How to write a legal Will?

UPDATED: Oct 1, 2022

Advertiser Disclosure

It’s all about you. We want to help you make the right legal decisions.

We strive to help you make confident insurance and legal decisions. Finding trusted and reliable insurance quotes and legal advice should be easy. This doesn’t influence our content. Our opinions are our own.

UPDATED: Oct 1, 2022Fact Checked

Get Legal Help Today

Compare Quotes From Top Companies and Save

secured lock Secured with SHA-256 Encryption

How to write a legal Will?

My friend, a senior citizen, went to the library to get a form to fill out her Will. We went to the courthouse to have it recorded but they said they don’t do that. What does she need to do to make this legal? She’s on very limited income, only Social Security.

Asked on July 25, 2018 under Estate Planning, Florida


M.D., Member, California and New York Bar / FreeAdvice Contributing Attorney

Answered 4 years ago | Contributor

Assuming the form your friend filled out comports with state law, it should be legal. However, there are also online forms that can be purchased for under $100 that do comply with state law. Either way so long as the Will is properly executed, she should have no problem. In FL. the testator (i.e. the person who is making theWill) must sign it in front of 2 witnesses, and the witnesse must sign also sign the Will. You do not need to notarize A Will to make it legal, however FL permits a Will to be "self-proving", so you'll need to go to a notary if you want to do that. A self-proving Will speeds up probate because the court can accept the Will without contacting the witnesses who signed it. To make a Will self-proving, the testator and their witnesses need go to a notary and sign an affidavit that proves who they are and that each of them knew they were signing the Will.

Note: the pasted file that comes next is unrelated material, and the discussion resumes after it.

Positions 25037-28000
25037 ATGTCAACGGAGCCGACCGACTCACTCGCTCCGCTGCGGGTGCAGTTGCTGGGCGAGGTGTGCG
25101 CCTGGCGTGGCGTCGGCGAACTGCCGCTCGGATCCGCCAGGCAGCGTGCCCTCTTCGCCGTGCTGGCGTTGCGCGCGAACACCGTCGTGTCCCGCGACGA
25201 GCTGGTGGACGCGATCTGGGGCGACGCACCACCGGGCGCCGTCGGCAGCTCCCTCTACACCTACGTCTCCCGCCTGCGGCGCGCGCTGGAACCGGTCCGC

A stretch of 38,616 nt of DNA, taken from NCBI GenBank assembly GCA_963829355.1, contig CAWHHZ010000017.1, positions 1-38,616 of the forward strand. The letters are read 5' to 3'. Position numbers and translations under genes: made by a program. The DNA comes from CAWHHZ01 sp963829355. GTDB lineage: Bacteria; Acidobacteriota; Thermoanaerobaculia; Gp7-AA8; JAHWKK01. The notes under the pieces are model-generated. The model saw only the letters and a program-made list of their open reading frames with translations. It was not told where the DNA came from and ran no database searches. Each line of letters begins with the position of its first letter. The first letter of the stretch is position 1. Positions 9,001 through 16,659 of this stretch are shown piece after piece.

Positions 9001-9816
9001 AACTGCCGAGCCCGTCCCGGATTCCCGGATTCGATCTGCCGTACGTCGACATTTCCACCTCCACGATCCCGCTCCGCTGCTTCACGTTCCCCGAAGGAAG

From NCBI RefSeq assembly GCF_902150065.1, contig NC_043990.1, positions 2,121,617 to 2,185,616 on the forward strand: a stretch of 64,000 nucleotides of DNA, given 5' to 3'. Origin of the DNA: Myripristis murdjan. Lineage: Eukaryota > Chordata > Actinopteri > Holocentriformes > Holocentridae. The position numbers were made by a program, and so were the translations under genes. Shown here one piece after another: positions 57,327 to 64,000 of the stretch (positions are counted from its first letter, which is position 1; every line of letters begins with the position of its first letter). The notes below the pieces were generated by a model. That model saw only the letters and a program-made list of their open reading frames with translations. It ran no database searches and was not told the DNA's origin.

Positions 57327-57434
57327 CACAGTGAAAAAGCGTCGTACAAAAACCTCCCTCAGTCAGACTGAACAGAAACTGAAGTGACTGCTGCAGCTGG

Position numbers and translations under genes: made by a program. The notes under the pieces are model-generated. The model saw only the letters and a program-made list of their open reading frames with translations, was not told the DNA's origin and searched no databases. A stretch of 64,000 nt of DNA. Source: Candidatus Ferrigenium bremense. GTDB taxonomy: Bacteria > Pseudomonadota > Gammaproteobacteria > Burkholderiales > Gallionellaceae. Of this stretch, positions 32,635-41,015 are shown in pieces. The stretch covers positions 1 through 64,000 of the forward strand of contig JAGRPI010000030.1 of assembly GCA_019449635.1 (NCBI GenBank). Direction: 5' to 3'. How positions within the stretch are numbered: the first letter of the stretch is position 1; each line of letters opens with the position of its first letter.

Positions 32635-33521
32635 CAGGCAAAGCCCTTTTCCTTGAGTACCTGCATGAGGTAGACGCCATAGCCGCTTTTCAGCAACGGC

IMPORTANT NOTICE: The Answer(s) provided above are for general information only. The attorney providing the answer was not serving as the attorney for the person submitting the question or in any attorney-client relationship with such person. Laws may vary from state to state, and sometimes change. Tiny variations in the facts, or a fact not set forth in a question, often can change a legal outcome or an attorney's conclusion. Although has verified the attorney was admitted to practice law in at least one jurisdiction, he or she may not be authorized to practice law in the jurisdiction referred to in the question, nor is he or she necessarily experienced in the area of the law involved. Unlike the information in the Answer(s) above, upon which you should NOT rely, for personal advice you can rely upon we suggest you retain an attorney to represent you.

Get Legal Help Today

Find the right lawyer for your legal issue.

secured lock Secured with SHA-256 Encryption